Ramos Gin Fizz
This used to be the secret recipe of Henry C. Ramos who opened the Imperial Cabinet Bar in 1888. At the onset of Prohibition his brother published it in a full page advertisement. Since 1935 the Roosevelt Hotel in New Orleans has held the trademark. A perfect balance of sweet and sour this classic cocktail is enhanced by its smooth, fluffy feel in the mouth. For a more traditional drink swap the cream for full fat milk. What you need :         2 Shots Gin ½ Fresh Lemon Juice ½ Fresh Lime Juice ¾ Shot Gomme 3 Drops Vanilla Essence (Optional) 1 Fresh Egg White 1 Shot Double Cream Soda Water

Glass : Rocks Garnish : Lemon slice and Mint sprig Method : Dry SHAKE the first seven ingredients until tired/bored well mixed. Add ice and SHAKE again. STRAIN into a glass without ice and TOP with soda.

Ah the mojito! The Cuban cousin of the mint julep. Traditionally a long drink, this can also be enjoyed short by skipping the soda, if you like a strong taste sensation! Hailing from the Collins family of cocktails it can sometimes be referred to as a ‘rum collins’ though that seems to be quite rare these days. So effortlessly easy to assemble, it is considered criminal among bartenders (or anyone with taste buds) to see pre-made bottles/packets of ‘mojito mix’. I insist that you make them using fresh ingredients. Trust me, it’ll be worth the extra 10seconds! What you need :       2 Shots Rum ½ -1 Shot Gomme (depending on taste) ¾ Fresh Lime Juice or 4-6 Lime Wedges Good Handful of Mint Leaves Soda Spoonful of Brown Sugar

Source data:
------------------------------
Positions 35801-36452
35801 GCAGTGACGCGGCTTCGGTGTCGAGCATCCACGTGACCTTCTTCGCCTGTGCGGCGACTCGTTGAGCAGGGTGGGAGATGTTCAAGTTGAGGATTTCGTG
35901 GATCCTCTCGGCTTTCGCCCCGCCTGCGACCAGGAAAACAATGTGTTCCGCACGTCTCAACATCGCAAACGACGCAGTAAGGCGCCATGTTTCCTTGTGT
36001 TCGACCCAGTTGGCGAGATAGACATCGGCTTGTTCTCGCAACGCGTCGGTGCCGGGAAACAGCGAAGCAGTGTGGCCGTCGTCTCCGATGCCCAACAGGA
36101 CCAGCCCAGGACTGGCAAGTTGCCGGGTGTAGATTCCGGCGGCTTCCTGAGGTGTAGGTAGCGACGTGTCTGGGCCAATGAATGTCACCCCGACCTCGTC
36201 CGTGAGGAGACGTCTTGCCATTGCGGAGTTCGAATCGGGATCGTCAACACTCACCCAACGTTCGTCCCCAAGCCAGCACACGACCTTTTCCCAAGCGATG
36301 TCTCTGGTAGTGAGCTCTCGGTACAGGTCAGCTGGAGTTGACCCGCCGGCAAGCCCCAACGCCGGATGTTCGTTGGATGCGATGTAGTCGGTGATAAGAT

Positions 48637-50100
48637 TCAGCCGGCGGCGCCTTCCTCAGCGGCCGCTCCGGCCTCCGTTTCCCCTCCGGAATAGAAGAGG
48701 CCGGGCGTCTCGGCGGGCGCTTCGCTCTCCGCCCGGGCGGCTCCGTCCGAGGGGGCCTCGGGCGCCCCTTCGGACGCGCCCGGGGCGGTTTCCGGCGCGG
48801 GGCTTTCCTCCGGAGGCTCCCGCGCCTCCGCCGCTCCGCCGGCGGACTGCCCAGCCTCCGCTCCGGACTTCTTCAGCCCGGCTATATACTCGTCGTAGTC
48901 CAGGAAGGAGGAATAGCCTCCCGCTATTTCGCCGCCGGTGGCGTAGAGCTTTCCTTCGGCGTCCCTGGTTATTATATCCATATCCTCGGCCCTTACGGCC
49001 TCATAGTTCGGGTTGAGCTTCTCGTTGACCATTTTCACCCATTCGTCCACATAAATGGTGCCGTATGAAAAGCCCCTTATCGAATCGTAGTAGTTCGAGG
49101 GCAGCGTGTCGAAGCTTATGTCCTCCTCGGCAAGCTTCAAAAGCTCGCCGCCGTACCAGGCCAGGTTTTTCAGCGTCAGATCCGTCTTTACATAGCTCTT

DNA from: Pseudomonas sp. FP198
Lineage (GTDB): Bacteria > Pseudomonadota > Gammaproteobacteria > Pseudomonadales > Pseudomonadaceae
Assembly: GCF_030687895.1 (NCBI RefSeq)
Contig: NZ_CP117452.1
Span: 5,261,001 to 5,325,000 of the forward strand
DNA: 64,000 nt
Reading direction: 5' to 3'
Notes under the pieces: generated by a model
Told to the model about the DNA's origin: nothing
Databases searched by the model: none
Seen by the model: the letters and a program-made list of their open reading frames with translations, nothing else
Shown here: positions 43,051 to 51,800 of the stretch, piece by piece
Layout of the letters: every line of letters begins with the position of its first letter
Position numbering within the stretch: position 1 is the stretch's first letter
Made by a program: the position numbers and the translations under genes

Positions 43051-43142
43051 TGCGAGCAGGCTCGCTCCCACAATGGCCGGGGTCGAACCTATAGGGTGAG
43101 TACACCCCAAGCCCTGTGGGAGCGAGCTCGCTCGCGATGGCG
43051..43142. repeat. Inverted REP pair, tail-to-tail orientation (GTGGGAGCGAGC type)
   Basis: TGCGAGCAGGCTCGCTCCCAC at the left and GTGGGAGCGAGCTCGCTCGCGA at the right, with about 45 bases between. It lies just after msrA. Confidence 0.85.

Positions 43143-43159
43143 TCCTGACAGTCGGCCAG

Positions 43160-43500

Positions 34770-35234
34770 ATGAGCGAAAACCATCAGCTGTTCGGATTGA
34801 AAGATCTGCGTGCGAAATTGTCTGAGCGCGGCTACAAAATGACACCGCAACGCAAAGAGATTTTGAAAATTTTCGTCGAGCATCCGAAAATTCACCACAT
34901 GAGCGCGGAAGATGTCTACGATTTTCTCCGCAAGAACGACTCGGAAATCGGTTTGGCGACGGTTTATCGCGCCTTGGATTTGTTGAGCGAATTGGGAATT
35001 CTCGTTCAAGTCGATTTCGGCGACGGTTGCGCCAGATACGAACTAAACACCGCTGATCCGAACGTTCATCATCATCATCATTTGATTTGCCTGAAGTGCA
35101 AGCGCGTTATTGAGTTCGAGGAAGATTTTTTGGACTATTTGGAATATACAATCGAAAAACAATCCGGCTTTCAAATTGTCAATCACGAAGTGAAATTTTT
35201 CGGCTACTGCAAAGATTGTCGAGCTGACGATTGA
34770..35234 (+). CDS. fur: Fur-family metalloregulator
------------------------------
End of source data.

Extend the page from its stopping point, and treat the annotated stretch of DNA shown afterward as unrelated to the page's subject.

Glass : Collins Garnish : Lime Wedge, Mint Sprig Method : MUDDLE Gomme, Limes, and Brown Sugar in a glass. Add some crushed ice. SLAP some Mint Leaves and add. Pour in Rum and PULL everything through. Add more crushed ice. TOP with soda.

Claret Cobbler
For those of you that cannot bear to cheat on red wine this just may get you drinking something on the cocktail spectrum. Then again, if you can’t cheat on red wine to begin with you’ll probably recoil in horror whilst muttering condemnations of the hell we’re going to for committing such a crime. RELAX, you don’t need to crack open the Chateau Petrus, that one great aunt Maude got a good deal on at *insert shop here* will do the trick nicely. Oh, I believe it is widely recognised from the first published bartenders guide by Jerry Thomas published in 1862. What you need :     2 ½ Shots Shiraz (use Claret if you really insist) 1 ½ Cognac 1 Gran Marnier 1 Shot Gomme

Glass : Goblet Garnish : Orange Peel/Mint Sprig Method : SHAKE ingredients in a shaker with ice. Fine STRAIN into a glass filled with crushed ice.

Further Reading and Drinking
Like anything that interests us these days there is a wealth of information to be found on the internet. Take time to read blogs and websites and decide for yourself what particular mixologists you aspire to most. Or even better, get practising. The art of cocktail making is all about the successful combination of flavours and balance. And your greatest critic and fan should be you!!